State: District 113A Must Pay Back More Than $328K in 'Unallowable' Transportation Reimbursements
District 113A Superintendent Tim Ricker cited a "breakdown in communication" as the reason board members were not immediately informed of a transportation audit adjustment for a 2008-2009 claim.
Lemont-Bromberek Combined School District 113A must repay more than $328,000 to the state after receiving "unallowable transportation reimbursements" for claims made during the 2008-2009 fiscal year, district officials said.
District 113A Superintendent Tim Ricker and Business Manager Barbara Germany presented information to school board members Tuesday night regarding a transportation audit conducted by the Illinois State Board of Education. According to the audit, the district received reimbursements for its 2008-2009 transportation claim that are "not allowable" by the state.
Reimbursements totaled $305,056 for regular transportation and $23,900 for special education transportation, according to district officials. The money was received by District 113A during the 2009-2010 school year, based on the state's procedure for disbursing transportation funds.
According to Ricker, transportation reimbursements are paid the year after claims are made. Audits, should they be required, are conducted the year after payments are received.
Germany said the state's auditor found a number of issues with the 2008-2009 claim, including inaccurate reporting of student enrollment, non-reimbursable salaries for an emergency operator and administrative assistant, an understatement of fuel money received from the Lemont Park District and a lack of documentation for a conference attended by the district's transportation director.
According to the state, District 113A also incorrectly documented bus leases during the accounting process, which was the most significant reason for the adjustment, Germany said.
An ISBE auditor was sent to the district in February 2011 to look through claims with then Interim Business Manager Jay Tovian, Ricker said. The auditor verbally shared her findings with the administration Feb. 3-4.
At the time, the indication from the state was that the district would receive a final report on the audit findings once it went through the ISBE Funding and Disbursement Services Department, Ricker said.
According to Ricker, a letter regarding the audit adjustment was received Aug. 29. At that point, he claims he delegated the report to Germany.
Board members were not informed of the audit adjustment until earlier this month, when the administration received a follow-up email from the state asking how the district planned to pay back the reimbursements.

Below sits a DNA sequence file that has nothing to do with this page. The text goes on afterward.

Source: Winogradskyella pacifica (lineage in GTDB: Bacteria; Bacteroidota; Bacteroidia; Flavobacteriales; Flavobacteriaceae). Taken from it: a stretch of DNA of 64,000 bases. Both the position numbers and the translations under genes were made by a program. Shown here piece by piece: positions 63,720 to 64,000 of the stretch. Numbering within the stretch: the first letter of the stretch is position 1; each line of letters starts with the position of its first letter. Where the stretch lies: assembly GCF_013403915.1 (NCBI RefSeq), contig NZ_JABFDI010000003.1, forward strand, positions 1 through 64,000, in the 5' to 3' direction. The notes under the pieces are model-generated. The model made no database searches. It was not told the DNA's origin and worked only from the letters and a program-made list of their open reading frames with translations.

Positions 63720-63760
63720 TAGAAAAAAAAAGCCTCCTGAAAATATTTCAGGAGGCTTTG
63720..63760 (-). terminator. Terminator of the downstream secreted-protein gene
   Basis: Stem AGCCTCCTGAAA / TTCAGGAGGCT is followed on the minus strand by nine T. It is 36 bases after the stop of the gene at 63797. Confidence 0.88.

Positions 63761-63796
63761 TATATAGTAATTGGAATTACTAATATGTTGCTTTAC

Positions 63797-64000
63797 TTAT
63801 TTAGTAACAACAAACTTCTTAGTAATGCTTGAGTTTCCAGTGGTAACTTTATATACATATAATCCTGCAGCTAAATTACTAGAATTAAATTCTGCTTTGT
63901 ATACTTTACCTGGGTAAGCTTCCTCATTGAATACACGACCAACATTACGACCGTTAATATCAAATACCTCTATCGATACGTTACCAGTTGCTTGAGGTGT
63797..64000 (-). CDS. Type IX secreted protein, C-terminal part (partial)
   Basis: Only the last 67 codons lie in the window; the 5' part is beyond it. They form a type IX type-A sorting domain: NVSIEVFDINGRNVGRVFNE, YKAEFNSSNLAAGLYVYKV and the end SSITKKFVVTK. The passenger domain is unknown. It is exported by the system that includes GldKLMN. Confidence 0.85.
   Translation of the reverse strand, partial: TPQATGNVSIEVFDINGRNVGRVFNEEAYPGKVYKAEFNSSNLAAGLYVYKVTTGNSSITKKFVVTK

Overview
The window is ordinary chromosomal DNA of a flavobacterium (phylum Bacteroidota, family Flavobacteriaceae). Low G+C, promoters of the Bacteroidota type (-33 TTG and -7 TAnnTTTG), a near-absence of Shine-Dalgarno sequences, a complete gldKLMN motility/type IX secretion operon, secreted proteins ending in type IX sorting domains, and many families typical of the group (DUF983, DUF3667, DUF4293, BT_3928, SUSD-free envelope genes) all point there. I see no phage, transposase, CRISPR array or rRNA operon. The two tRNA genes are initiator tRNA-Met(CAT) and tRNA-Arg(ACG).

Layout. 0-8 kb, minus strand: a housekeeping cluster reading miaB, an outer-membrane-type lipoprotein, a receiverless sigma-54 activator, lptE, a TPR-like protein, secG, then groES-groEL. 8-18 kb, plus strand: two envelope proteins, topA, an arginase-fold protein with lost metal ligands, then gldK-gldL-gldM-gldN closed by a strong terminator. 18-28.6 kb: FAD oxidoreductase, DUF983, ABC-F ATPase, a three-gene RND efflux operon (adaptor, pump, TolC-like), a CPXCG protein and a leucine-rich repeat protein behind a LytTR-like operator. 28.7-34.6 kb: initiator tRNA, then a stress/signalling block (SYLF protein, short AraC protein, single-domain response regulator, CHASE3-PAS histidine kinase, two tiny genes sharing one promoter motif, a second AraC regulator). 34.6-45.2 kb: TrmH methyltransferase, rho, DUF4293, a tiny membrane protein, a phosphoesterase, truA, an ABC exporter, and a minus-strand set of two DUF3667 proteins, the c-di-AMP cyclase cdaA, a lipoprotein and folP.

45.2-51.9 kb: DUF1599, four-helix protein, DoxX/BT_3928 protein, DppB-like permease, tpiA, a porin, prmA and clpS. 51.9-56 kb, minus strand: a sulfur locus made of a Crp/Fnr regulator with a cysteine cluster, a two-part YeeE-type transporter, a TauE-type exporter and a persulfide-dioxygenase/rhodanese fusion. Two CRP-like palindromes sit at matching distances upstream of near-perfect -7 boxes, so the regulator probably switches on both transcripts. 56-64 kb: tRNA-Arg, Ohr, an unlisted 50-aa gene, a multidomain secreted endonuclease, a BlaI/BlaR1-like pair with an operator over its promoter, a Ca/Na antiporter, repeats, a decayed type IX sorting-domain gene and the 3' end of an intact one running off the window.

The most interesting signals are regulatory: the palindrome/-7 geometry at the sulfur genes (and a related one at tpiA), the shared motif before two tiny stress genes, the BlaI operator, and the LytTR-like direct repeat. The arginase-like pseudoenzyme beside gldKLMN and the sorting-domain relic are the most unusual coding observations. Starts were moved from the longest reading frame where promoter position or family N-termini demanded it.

During Tuesday's meeting, Ricker blamed himself for a "breakdown in communication" that ultimately caused the oversight.
"I submitted the letter to [Germany] and delegated that," Ricker said. "I'm not throwing her under the bus ... I accept full responsibility for a miscommunication from an internal standpoint."
Based on information provided by state officials, District 113A has two options for paying back the $305,056: pay the amount in full or adjust the district's transportation reimbursements over the next three years.
Because the administration does not think the first option is "financially doable," Ricker said his recommendation would be to take a conservative approach and adjust claims over the next three years.
Using this method, the district will not have to use any existing funds, but will need to make reductions in excess of $100,000 to its transportation claims over the next three years. The exact figures were not available Tuesday night.
District 113A is still waiting on the state for direction on the special education reimbursements, Ricker said.
Ricker also told board members that all of the money received from the state is present and accounted for in the district's transportation fund, and that the adjustment will not result in any immediate cuts.
Germany, who said she has dealt with audit adjustments in previous school districts, said she is already planning to change the district's process for making transportation claims to ensure 100-percent accuracy.
In previous years, former Business Manager Bob Beckwith, who was working for the district when the mistakes were made, was the only one looking at the district's transportation claims. Moving forward, Germany said she will work with Pam Mazurek, director of operations for District 113A, to review all claims sent to the state.
Now that the board has discussed the audit adjustment, Ricker said he will contact Deb Vespa, ISBE division administrator for business services, about whether the issue will impact the district's financial plan.
An updated version of the plan was approved Dec. 7 by a 4-3 vote. Board President Mike Aurelio and Board Members Karen Siston and Al Malley cast the dissenting votes.
Per the request of the board, the administration will also review their past two claims to be sure everything is accurate and allowable by the state.